FIG. 4 is a fragmentary view, partially in section, of a battery terminal constructed in accordance with the invention shown in conjunction with a pair of incorrectly oriented electrochemical cells, useful in understanding the operation of the battery compartment.
FIG. 5 is an exploded fragmentary perspective view of an alternative construction of the battery compartment constructed in accordance with the invention.
FIG. 6 is a fragmentary sectional view of the alternate construction illustrated in FIG. 5.
FIG. 7 is a sectional view of the alternate construction illustrated in FIG. 6 taken along line 7--7 thereof.
FIG. 8 is a sectional view of the alternate construction illustrated in FIG. 6 taken along line 8--8 thereof.
Referring to the figures, and particularly to FIG. 1, a pacer system analyzer (PSA) 10 is shown which includes a battery compartment constructed in accordance with the invention. As illustrated, the PSA is connected to the heart 11 of a patient 12 by means of a patient cable assembly 13 which connects through a plurality of clip leads 14a, 14b and 14c to one end of a conventional pacer lead 15. The other end of the pacer lead is implanted within the heart in accordance with conventional practice. The remaining end of the patient cable assembly 13 is connected to PSA 10 by means of a multi-contact connector 16.
PSA 10 is contained within a generally rectangular housing 17 formed of a durable, insulating, plastic or like material and includes a sloping, generally flat, control panel 18. A portion of the housing is formed to provide a receptacle 19 for receiving a sealed package (not shown) containing a sterile implantable cardiac pacer. A connector 20 in receptacle 19 engages a plurality of electrical contacts on the package to provide electrical communication between PSA 10 and the enclosed pacer.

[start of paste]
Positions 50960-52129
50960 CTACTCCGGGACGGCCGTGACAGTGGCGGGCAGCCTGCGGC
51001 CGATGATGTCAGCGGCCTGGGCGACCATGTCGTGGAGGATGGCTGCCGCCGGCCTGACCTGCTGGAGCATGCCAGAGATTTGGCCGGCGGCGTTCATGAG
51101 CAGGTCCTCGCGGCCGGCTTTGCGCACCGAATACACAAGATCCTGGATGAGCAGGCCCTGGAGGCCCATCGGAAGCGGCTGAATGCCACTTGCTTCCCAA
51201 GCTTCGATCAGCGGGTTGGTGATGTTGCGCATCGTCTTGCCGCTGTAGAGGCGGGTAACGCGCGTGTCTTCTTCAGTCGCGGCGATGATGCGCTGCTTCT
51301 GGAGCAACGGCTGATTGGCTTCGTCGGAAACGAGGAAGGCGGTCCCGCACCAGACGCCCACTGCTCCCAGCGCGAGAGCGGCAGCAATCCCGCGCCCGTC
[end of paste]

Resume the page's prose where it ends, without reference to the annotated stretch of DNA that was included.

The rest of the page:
Panel 18 includes a plurality of pressure sensitive user-actuable pushbutton controls 21 and a liquid crystal display (LCD) 22. PSA 10 operates in one of several user-selected modes in accordance with entered keystroke commands. To assist the user in selecting the appropriate operating mode, a series of internally generated instructions and a plurality of measured pacer system operating parameters are displayed on LCD 22. A printer mechanism 23 provides a printed record of measured pacer system operating parameters and measured patient parameters, while two pairs of IECG electrodes, 24 and 25, provide electrically isolated atrial and ventricular cardiac signals for connection to external instrumentation.
PSA 10 is preferably adapted for portable operation. To this end, a handle 26 is formed at one end of housing 17 by providing an elongated, generally rectangular aperture 27 through the lower surface 28 of the receptacle 19. Aperture 27 is dimensioned to permit the passage of a user's hand therethrough whereby the handle can be grasped for carrying.
To further enhance the portability of PSA 10, electrical energy for operating the unit is provided by means of a battery 29 comprising four series-connected "D" type cylindrical electrochemical battery cells 30-33. Each of these cells is contained in handle 26 within a battery compartment 34 constructed in accordance with the invention.